It’s black history month, aka everyone’s favorite month of the year, aka the month of black love and culture, aka the month of Black excellence, aka all that other stuff. It’s not a coincidence that Valentine’s day falls on black history month, you know we’re all about the love, you dig? Of course you do.
So in celebration of how much fun it is to be black, despite the current situation of the country I want us to cast our eyes on the business landscape and remember that just because black people are economically underrepresented right now does not mean it’s destined to always be that way. I’m a huge proponent of black economic empowerment and believe that if the business of America is business, then we black people must learn to acquire assets, do business and build wealth if we’re ever to be taken as seriously as we’re supposed to in this country, you dig? I mean, why isn’t the biggest music company in the world black owned? All the best artists are. Why isn’t the top sporting franchise in this country black owned? All the best athletes are. I could go on but today is about celebrating where we’ve been, as a way of getting us geared up for where we could be. And to do that? I’ve chosen to discuss the first black company to cross One billion dollars in sales. That company? TLC Beatrice International, aka Beatrice Foods.
The story of Beatrice as a black owned business is really the story of Reginald Lewis. Reginald was a black corporate attorney originally from Maryland who attended Harvard Law School. During the late 80s junk bond era, he leveraged financing and raised his own funds to take over Beatrice Foods in a private equity deal for $950m. The same year, the company was turned around by Lewis and reported revenues of around $1.8 billion becoming the first . The company continued to grow and at its peak in 1996, had a reported revenue of over $2.2 billion, although by that time, Reginald Lewis had passed on from brain cancer (in 1993)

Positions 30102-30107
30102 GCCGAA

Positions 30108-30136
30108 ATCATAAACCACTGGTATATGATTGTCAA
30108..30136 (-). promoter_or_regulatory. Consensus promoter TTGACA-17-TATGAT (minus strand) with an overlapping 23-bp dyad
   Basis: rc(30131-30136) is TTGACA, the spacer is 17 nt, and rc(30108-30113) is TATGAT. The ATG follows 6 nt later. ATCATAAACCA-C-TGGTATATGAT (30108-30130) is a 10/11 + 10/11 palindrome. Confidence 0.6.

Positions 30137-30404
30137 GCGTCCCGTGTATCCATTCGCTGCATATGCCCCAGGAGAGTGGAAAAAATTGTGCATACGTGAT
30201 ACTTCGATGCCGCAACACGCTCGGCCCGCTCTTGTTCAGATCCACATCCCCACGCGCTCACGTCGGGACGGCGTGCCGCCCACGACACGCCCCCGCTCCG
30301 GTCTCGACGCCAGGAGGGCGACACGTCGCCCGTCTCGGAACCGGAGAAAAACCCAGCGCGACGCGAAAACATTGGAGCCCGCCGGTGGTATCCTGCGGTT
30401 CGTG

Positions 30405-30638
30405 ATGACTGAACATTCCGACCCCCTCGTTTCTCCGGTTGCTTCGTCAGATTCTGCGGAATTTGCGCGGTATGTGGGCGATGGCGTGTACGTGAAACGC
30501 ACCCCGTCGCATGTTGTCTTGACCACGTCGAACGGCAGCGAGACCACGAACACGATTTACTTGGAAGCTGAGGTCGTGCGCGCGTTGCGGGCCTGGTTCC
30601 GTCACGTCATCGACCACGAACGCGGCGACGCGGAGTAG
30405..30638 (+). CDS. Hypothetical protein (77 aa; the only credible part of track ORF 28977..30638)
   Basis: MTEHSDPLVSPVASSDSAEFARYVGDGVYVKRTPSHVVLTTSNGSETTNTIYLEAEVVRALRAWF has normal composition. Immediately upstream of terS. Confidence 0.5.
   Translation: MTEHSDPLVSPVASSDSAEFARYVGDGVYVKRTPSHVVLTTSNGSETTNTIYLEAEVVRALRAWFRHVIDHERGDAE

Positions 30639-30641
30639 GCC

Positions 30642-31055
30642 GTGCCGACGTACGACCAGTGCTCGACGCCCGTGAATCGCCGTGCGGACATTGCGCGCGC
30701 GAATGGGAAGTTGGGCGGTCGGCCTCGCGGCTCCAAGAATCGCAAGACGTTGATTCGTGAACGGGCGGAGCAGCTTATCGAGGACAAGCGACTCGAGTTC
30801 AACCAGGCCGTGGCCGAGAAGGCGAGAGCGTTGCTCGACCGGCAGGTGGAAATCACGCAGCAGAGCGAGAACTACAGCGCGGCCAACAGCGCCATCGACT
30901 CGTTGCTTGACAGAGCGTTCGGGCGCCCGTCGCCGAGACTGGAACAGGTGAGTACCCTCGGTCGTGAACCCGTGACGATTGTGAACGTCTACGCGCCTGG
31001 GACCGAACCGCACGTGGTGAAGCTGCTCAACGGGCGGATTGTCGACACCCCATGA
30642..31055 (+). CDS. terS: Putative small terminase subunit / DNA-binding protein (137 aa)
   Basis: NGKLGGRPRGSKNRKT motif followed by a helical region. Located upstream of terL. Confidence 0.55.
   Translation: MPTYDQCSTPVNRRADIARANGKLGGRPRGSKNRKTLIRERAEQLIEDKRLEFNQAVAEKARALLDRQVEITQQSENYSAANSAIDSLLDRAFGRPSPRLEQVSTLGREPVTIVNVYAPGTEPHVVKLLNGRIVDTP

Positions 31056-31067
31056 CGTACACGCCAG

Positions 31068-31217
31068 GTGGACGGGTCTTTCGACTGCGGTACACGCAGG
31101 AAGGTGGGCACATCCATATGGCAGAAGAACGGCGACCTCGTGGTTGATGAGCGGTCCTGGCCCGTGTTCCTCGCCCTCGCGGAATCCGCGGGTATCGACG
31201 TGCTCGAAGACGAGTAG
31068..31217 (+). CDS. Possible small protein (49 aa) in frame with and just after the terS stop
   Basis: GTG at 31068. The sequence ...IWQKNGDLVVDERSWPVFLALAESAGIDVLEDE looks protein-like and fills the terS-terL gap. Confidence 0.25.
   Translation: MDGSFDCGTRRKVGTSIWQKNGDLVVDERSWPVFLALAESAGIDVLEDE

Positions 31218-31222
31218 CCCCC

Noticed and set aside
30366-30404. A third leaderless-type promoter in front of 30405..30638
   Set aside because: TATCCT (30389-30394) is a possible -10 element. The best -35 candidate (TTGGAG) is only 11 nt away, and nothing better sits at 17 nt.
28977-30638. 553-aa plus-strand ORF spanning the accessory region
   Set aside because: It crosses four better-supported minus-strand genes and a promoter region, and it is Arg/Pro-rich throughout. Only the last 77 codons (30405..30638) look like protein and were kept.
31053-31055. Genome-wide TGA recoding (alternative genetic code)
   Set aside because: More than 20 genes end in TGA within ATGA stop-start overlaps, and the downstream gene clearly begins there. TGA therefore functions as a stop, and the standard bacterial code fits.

While alive, he gave $1 million to Howard University and another $3 million to Harvard Law School, which at the time was their biggest donation ever. The latter named a building after him for the donation, making him the first African-American to have that honor. He also built the biggest African-American Museum on the East Coast, the Smithsonian affiliated Reginald F. Lewis Maryland Museum of African American History which covers 82,000 sq ft and has a special focus on Maryland African-American community.
What I especially love about the whole story is that Lewis only put up $15 million of his own money, raised another $80 million in credit and then borrowed the rest from the bond markets, and then making the payments from selling off parts of the company post acquisition at a higher valuation than they had prior. All the time, he was growing the revenues of a technically shrinking business. It’s a brilliant maneuver and a testament that anyone who says African-Americans don’t have the ability to do business at a high level just don’t know what they’re talking about.
One of my goals is to read the details of how the man did his business in his book: “Why Should White Guys Have All the Fun?” I’m sure I’ll pick up a bunch of lessons and details about the deal that may be useful to me sometime.
Anyway, that’s that story. We will talk about other brilliant black people this month. It’s all about #BlackExcellence.
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